Unusual weather is causing zombie canola to flower in the fall

·2 min read
Hot dry weather, followed by rainfall led canola and some other crops to resprout in fields across Saskatchewan this fall.   (Riley Laychuk/CBC - image credit)
Hot dry weather, followed by rainfall led canola and some other crops to resprout in fields across Saskatchewan this fall. (Riley Laychuk/CBC - image credit)

Seeing Saskatchewan's flowering fields of canola in October might make you take a double look at the calendar.

But it's no mistake. Matthew Struthers, a crop extension specialist for Saskatchewan's Ministry of Agriculture, said canola and other crops have experienced regrowth after rainfall in August and heat in September.

There has also been regrowth of flax, lentils, and cereals like wheat and barley.

The so-called zombie canola is a concern in nearly every region of the province. And farmers have different ways of dealing with the unusual situation.

Dealing with the conditions

"Most got out there and sprayed a herbicide on it to dry it down quickly," Struthers said. "Others kind of used the drought and the warm fall that we had to wait it out and let it dry down enough."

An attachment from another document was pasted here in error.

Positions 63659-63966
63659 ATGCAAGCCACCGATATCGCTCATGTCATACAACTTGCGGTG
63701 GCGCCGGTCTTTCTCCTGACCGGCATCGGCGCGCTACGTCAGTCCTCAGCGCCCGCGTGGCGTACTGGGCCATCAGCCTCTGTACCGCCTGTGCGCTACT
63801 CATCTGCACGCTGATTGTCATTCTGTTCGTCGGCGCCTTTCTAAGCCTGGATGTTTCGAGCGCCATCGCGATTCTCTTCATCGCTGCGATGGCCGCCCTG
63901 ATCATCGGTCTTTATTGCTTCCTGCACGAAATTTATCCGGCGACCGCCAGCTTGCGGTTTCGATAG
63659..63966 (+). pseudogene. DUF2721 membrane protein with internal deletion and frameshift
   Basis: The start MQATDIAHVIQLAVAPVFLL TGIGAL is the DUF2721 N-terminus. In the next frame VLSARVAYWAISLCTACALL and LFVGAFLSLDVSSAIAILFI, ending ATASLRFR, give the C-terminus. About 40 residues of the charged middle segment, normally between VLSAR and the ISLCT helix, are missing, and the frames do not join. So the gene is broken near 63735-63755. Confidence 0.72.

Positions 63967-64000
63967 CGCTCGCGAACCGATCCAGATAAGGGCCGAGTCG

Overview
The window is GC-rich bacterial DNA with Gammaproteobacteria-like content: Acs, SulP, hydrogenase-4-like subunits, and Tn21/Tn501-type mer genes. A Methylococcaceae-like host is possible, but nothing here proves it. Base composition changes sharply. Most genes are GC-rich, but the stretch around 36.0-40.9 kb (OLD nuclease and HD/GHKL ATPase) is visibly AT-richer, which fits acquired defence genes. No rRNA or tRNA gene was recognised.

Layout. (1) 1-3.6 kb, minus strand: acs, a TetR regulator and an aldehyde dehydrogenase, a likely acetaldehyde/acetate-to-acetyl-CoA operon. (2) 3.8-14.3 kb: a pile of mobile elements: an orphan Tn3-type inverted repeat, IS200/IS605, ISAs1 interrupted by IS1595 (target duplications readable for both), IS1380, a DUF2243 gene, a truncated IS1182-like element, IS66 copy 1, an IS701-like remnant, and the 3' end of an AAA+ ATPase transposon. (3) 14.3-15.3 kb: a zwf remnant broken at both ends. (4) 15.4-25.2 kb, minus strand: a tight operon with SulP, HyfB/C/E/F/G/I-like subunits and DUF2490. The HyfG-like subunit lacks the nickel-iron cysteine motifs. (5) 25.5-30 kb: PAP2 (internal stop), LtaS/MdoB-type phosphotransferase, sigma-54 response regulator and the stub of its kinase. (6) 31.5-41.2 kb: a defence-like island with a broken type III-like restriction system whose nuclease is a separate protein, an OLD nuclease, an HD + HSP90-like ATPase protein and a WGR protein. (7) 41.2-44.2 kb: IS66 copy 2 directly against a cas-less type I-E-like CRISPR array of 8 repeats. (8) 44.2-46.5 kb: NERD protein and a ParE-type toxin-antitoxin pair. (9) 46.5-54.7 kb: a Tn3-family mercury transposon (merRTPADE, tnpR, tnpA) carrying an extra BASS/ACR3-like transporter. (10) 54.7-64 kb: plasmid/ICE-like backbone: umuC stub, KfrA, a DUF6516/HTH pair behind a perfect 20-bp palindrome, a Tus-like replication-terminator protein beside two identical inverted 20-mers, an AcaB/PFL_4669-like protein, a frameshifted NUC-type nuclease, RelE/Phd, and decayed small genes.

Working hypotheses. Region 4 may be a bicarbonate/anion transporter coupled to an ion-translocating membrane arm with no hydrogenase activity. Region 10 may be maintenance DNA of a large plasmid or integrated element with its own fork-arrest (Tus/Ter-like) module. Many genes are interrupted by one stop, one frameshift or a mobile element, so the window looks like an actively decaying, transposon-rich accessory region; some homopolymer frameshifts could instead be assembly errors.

Canola is seeded in May and usually flowers during the middle to end of July. But this year, the canola flowered in the beginning of July because of the drought. When a plant doesn't have enough moisture to get to the end of the season, it quickens its lifecycle.

The surprise revival can take already-scarce moisture from the soil that's needed for the next seeded crop, which might cause a few issues in the spring.

For farmers who are growing a different crop than canola next year, the canola might reemerge as a volunteer weed. Producers would have to deal with this by using a herbicide or mowing it down.

Overall, provincial yields of canola and other crops are generally down this year, due to extreme drought, heat stress, wind, hail and grasshoppers.

The ministry's crop report for the week of Sept. 28 to Oct. 4 estimates a yield of 21 bushels per acre for canola.

"Moisture conditions remain a concern, with much of the province receiving minimal or below average rainfall this year along with hot temperatures and drying winds throughout the growing season," Struthers said in the report. "Significant precipitation is needed this fall and winter to replenish moisture level."

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